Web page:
OAKLAND, Calif. - Oakland's city auditor released a report this week critical of the Oakland Police Commission, a group of unpaid volunteer citizens voted into power to provide more oversight to a department rocked years ago by a police abuse sex scandal.
In a 142-page performance review made public Wednesday, Courtney Ruby found that the commission had not fully implemented 13 key requirements and 23 additional requirements out of a total of 105.
In general, Ruby wrote: "More work is required for the Commission to be more effective. Oakland’s Police Commission was created to be one of the most powerful police oversight bodies in the country, however, it must be effectively organized and properly supported to use its power to create lasting systemic change for the community and the Police Department."
Some of her criticism centered around the fact that the commission hasn't completed all of its required training, has not established processes for evaluating the performance of the police chief and has not consistently complied with the Brown Act.
The audit also said the commission has failed to understand its roles and responsibilities as a public oversight body.
Ruby cited examples that included instances when the commission inappropriately told staff what to do, made rude comments and acted on matters that she said were outside its authority.
In its boldest move since its inception in 2016, the commission, along with the mayor, fired Police Chief Anne Kirkpatrick in February without cause.
Kirkpatrick has since alleged many of the same grievances in a whistleblower claim against the city.
In a lengthy response, Commission Chair Regina Jackson and John Alden, director of the commission's investigative arm, said the auditor's criticisms failed to "account for the full span" of the commission's work and authority.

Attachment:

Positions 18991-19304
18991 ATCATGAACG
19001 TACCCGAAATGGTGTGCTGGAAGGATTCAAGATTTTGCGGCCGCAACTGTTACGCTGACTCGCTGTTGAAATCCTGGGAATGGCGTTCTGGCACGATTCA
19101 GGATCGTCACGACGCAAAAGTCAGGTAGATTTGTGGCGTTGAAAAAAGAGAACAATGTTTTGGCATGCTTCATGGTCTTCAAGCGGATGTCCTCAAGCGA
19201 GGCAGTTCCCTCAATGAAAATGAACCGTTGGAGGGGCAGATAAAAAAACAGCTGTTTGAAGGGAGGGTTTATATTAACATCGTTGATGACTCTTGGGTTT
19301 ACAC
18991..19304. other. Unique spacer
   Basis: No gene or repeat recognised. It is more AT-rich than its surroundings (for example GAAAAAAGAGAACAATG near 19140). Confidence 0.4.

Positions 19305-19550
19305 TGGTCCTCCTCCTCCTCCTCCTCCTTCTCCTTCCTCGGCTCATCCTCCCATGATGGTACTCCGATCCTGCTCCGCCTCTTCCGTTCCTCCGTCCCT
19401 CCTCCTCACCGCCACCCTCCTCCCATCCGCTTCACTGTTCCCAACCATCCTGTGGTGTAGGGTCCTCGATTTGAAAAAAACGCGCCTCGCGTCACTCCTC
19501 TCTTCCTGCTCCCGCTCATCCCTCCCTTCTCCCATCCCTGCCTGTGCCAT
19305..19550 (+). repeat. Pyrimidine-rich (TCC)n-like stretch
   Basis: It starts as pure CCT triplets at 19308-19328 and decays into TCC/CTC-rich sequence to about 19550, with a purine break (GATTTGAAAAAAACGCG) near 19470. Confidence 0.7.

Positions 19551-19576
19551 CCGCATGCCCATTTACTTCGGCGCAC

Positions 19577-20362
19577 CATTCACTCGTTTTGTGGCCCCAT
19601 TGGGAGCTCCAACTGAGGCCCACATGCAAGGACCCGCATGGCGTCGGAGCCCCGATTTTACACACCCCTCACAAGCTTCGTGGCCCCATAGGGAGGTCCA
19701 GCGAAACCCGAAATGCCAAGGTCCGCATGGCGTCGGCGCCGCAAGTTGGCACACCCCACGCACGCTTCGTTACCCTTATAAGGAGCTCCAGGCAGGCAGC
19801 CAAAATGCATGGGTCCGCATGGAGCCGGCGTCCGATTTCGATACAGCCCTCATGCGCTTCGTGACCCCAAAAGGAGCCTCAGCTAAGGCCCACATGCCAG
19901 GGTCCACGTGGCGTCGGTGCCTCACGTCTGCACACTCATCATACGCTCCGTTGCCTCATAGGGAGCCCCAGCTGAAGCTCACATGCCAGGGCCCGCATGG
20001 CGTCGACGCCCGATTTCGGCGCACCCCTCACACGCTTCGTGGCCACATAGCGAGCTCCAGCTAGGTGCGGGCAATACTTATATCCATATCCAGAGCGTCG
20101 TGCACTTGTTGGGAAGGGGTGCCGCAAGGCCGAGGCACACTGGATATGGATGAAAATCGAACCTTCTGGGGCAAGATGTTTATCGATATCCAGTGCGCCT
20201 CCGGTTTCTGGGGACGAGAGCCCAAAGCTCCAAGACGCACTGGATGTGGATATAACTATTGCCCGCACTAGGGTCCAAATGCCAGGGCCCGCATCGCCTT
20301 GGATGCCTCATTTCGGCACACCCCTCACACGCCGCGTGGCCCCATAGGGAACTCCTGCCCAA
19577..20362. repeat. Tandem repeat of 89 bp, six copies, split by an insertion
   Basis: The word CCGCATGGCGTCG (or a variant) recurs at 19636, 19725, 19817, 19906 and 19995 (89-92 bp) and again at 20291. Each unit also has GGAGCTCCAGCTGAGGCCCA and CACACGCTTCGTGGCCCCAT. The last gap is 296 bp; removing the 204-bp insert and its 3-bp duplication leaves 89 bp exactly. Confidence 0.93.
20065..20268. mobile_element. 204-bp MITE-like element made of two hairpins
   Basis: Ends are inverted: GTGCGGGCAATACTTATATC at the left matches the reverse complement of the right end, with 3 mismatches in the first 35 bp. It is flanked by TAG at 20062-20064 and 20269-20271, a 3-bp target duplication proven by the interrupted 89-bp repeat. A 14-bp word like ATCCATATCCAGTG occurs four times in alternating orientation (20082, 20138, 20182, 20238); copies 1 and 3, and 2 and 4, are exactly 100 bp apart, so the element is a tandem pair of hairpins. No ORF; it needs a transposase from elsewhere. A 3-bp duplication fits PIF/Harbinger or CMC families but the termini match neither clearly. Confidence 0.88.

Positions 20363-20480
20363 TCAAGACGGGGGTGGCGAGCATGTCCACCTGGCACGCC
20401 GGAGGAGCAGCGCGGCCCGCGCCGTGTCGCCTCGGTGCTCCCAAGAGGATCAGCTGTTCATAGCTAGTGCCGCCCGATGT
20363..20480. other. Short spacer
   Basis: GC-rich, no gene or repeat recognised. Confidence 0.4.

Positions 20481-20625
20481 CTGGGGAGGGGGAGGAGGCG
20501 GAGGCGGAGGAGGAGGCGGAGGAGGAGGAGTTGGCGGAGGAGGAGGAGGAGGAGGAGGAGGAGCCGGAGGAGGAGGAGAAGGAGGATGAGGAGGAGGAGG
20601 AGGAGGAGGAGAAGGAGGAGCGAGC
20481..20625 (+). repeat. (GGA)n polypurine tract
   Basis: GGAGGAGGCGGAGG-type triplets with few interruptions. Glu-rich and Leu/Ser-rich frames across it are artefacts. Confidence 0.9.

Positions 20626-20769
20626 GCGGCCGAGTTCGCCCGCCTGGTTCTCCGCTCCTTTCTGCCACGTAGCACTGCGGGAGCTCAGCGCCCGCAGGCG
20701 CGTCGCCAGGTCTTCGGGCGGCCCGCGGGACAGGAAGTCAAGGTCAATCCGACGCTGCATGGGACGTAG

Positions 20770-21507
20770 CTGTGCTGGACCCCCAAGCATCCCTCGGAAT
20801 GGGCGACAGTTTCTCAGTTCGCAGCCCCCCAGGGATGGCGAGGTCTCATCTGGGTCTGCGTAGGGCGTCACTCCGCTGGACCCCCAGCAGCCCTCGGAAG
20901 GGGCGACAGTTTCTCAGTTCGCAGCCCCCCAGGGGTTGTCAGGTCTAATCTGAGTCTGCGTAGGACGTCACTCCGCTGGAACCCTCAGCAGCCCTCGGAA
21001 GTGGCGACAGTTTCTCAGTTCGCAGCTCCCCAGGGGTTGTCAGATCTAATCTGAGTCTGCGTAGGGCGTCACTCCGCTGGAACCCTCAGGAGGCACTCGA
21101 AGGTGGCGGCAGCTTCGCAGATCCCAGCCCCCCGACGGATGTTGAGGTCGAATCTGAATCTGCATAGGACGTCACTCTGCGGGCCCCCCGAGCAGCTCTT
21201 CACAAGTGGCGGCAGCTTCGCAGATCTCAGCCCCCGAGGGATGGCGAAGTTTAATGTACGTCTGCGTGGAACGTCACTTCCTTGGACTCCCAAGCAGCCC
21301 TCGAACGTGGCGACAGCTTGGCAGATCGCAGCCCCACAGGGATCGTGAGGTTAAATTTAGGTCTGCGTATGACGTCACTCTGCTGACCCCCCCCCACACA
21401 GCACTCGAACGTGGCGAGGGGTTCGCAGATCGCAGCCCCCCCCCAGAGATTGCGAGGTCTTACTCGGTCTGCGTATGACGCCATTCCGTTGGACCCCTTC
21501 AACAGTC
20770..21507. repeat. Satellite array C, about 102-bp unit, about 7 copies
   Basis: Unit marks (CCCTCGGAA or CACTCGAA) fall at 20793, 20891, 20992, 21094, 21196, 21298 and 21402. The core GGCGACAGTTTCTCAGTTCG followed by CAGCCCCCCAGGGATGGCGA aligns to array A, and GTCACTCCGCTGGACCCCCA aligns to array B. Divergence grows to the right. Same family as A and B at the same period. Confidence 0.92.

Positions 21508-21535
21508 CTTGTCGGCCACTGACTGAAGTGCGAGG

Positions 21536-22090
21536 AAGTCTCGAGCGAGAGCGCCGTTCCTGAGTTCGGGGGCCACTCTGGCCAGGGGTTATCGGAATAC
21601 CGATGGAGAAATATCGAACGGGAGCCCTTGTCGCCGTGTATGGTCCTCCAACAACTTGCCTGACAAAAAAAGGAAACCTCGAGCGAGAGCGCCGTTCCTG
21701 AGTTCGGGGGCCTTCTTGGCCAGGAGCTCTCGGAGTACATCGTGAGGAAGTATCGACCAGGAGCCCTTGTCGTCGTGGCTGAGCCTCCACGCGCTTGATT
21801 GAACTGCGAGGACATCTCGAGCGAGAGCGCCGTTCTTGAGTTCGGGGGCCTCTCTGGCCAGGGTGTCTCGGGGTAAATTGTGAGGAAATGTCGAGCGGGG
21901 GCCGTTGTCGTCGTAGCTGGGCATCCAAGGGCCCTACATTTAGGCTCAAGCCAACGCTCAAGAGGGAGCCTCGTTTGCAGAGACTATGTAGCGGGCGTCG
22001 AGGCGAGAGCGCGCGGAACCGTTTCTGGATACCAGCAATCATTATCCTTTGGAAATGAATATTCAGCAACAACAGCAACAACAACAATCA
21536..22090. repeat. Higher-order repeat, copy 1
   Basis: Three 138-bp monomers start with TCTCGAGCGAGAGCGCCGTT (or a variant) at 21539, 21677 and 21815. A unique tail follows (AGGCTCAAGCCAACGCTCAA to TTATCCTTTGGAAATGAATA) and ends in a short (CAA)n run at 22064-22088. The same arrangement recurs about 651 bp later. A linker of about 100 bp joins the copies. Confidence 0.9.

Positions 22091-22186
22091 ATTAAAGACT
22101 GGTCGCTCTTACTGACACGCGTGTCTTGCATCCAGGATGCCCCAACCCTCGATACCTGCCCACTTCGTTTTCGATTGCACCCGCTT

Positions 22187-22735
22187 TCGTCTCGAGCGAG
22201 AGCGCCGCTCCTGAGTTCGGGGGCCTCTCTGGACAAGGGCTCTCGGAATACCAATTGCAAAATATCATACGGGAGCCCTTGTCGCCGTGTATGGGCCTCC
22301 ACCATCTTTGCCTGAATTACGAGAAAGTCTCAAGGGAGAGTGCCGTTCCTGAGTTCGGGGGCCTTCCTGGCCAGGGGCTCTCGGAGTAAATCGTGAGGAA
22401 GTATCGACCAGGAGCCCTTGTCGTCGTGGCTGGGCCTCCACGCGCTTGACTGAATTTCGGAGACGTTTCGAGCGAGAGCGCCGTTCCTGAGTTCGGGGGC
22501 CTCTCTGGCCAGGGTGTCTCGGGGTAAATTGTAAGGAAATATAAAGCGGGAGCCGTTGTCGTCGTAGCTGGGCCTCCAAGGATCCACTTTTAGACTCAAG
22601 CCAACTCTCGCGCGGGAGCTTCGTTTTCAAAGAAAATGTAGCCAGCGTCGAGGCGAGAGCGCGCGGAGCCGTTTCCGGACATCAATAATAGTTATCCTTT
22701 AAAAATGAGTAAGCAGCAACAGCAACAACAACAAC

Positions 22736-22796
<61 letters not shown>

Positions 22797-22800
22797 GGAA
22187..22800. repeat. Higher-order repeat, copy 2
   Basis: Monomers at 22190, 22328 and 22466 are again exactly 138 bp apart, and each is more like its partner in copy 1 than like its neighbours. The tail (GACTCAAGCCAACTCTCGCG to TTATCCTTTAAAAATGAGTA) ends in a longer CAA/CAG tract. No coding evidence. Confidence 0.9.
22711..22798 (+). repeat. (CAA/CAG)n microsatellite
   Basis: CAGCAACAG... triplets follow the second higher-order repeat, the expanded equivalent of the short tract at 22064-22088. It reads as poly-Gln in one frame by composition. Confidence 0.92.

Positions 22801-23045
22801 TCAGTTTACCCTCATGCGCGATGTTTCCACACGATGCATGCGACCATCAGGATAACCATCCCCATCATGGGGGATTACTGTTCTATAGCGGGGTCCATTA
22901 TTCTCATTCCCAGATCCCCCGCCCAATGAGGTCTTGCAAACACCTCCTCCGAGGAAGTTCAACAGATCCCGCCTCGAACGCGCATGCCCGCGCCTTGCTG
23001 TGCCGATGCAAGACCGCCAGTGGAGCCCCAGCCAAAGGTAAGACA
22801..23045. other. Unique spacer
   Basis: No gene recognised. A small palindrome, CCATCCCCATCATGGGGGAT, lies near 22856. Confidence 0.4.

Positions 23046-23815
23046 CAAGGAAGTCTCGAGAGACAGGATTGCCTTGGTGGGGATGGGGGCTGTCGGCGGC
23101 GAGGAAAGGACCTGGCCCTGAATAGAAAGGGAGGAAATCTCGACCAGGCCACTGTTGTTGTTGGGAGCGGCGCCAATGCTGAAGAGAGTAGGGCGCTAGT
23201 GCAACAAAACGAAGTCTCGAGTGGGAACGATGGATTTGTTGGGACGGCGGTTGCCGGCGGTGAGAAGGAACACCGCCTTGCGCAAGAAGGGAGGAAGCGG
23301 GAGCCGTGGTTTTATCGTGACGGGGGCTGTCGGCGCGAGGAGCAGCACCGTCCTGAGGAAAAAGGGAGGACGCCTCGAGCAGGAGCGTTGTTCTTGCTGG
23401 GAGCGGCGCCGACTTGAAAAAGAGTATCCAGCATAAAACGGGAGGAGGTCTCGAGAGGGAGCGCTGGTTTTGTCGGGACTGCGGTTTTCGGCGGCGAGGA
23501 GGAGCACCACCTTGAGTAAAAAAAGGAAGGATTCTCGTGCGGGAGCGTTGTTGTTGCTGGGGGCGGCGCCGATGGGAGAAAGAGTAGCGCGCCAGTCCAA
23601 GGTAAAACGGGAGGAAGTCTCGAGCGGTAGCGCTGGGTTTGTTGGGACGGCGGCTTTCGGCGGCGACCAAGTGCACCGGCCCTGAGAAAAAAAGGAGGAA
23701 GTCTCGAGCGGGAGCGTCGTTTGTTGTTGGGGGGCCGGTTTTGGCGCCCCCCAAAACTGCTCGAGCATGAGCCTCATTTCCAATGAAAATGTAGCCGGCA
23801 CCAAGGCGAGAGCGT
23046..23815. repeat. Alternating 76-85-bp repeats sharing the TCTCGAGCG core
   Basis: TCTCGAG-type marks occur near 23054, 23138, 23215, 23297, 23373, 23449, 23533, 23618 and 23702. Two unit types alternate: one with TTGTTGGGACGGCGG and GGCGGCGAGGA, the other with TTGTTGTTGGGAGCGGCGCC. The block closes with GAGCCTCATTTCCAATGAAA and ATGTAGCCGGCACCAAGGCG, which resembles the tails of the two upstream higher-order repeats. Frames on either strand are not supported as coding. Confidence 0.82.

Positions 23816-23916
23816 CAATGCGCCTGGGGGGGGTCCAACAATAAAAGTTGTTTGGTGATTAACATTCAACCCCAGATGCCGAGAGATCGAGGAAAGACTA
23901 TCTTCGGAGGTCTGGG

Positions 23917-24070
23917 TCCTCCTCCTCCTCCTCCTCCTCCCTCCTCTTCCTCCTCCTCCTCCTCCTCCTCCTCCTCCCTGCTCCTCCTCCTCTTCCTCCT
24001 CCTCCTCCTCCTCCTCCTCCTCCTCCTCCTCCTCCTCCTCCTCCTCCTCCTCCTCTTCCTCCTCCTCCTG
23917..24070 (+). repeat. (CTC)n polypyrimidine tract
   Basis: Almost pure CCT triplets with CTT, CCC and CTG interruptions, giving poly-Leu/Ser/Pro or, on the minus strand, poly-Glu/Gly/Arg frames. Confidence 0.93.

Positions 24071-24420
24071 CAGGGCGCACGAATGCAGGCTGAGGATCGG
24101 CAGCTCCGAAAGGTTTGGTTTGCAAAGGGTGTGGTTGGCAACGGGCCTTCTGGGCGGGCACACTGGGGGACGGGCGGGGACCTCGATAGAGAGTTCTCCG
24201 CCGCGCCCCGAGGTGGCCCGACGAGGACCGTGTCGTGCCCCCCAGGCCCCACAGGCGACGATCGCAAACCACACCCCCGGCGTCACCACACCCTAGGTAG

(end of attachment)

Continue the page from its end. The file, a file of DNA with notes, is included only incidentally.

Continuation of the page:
"The auditor makes numerous misleading statements," the joint statement said.
The audit also did find some praise for the commission, noting two policy changes the agency was responsible for.
The commission issued a groundbreaking policy mandating that Oakland police cannot immediately inquire about someone's probation or parole status during an interaction unless there is some threat to officer or public safety. The commission is also working on a comprehensive use-of-force policy, the auditor noted.
The backdrop of this report comes as the Oakland City Council is weighing whether to put a measure on the November ballot to give the commission more power. The measure would give the commission its own civilian inspector general and attorney and if passed, they would no longer be supervised not by the city administrator.
Mayor Libby Schaaf and the Oakland Police Officers Association both oppose the proposed measure.